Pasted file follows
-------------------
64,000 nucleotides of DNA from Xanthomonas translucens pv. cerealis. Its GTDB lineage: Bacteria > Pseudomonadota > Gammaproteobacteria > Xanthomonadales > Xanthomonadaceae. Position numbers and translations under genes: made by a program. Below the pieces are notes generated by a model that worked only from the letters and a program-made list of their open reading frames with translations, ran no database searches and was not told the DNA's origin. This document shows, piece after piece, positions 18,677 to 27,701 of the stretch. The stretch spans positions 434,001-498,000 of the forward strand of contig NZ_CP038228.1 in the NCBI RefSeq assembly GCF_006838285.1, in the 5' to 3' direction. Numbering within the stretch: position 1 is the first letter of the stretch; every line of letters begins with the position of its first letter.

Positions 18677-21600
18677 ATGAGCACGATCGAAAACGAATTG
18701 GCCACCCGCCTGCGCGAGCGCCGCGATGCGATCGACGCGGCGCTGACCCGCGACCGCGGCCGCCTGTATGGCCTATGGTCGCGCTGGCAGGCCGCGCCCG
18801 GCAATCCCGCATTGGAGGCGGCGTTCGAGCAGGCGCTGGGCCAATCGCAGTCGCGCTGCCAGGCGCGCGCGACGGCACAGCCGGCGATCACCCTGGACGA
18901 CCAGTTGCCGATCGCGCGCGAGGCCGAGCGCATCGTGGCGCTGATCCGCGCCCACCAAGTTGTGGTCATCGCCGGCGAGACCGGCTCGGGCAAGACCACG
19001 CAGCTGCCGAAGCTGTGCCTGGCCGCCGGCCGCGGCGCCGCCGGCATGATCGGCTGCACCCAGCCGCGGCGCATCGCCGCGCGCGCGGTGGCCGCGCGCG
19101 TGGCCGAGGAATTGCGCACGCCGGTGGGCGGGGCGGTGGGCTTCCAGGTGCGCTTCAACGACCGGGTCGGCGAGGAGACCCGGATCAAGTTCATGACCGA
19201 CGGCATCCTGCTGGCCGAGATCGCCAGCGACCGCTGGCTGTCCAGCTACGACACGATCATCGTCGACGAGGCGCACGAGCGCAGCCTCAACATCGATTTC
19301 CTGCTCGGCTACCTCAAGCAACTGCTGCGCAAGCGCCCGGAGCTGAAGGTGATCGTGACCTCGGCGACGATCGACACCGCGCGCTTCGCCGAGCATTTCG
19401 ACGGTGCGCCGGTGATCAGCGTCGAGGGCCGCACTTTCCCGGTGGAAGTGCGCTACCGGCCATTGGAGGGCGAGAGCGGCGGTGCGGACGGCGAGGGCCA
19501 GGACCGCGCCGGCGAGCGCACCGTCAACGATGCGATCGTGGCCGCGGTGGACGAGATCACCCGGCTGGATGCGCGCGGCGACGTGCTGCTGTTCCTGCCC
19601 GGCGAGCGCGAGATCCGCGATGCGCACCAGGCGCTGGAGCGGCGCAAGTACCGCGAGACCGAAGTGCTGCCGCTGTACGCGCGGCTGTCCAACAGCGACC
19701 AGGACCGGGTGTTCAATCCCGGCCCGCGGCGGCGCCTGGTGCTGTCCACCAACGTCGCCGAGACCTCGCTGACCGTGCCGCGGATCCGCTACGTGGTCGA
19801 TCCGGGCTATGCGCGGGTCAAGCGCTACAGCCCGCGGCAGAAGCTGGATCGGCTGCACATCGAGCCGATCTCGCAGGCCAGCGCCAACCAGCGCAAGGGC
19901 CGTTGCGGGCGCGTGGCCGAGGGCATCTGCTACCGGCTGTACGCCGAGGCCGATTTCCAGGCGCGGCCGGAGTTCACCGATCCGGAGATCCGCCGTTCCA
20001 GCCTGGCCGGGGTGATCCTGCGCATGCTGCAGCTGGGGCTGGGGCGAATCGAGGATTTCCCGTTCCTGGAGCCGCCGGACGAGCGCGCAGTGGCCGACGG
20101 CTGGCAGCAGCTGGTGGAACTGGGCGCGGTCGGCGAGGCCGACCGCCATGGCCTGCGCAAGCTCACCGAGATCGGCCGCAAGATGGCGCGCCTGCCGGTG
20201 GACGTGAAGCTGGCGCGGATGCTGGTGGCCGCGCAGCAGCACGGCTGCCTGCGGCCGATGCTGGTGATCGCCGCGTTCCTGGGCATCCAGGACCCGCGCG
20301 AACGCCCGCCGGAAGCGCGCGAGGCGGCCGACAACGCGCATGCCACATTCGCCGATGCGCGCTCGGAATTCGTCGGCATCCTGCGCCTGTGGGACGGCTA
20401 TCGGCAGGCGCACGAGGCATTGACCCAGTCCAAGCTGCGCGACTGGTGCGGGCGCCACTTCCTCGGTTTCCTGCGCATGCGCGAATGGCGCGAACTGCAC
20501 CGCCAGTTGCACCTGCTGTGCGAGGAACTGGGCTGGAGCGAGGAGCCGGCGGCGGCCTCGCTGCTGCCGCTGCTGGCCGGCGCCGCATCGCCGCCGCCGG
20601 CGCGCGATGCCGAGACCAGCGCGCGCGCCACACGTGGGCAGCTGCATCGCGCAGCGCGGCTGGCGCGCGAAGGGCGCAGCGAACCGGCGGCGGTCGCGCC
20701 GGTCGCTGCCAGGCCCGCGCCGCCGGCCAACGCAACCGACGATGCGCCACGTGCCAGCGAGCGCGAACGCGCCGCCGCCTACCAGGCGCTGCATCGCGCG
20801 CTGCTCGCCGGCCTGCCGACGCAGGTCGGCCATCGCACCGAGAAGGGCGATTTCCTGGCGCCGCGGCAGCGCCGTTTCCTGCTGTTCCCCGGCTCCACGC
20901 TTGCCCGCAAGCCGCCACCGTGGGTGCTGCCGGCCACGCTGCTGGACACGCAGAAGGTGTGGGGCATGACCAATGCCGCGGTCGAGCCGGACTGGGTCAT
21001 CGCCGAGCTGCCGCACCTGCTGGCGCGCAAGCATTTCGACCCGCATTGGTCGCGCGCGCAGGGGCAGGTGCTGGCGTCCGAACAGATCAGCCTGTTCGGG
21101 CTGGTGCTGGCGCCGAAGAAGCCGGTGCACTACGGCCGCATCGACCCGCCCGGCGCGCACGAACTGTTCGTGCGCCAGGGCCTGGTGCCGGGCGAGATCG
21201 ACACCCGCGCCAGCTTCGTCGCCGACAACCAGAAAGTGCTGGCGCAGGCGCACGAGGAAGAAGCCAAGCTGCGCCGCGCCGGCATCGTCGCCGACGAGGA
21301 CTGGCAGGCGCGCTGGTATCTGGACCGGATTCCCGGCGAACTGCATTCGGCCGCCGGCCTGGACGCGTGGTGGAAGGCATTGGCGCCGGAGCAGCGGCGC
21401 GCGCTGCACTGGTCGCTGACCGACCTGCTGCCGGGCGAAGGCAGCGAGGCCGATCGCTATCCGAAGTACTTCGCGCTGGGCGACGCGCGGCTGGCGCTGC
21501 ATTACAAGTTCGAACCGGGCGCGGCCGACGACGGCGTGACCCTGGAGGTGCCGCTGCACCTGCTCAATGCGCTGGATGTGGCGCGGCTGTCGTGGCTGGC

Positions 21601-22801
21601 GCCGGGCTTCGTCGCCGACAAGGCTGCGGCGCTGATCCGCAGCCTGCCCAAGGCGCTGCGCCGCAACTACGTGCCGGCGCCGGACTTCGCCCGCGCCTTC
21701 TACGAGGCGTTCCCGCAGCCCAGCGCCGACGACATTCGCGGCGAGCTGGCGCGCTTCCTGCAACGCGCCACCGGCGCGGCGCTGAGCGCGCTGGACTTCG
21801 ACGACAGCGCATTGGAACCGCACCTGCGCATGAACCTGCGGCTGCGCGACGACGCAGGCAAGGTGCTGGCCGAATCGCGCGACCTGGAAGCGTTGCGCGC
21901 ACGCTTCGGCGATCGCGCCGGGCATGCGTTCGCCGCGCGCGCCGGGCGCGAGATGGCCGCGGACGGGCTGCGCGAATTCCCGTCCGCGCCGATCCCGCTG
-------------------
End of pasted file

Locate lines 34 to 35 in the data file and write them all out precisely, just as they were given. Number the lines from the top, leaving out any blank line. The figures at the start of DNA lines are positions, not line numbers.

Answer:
21601 GCCGGGCTTCGTCGCCGACAAGGCTGCGGCGCTGATCCGCAGCCTGCCCAAGGCGCTGCGCCGCAACTACGTGCCGGCGCCGGACTTCGCCCGCGCCTTC
21701 TACGAGGCGTTCCCGCAGCCCAGCGCCGACGACATTCGCGGCGAGCTGGCGCGCTTCCTGCAACGCGCCACCGGCGCGGCGCTGAGCGCGCTGGACTTCG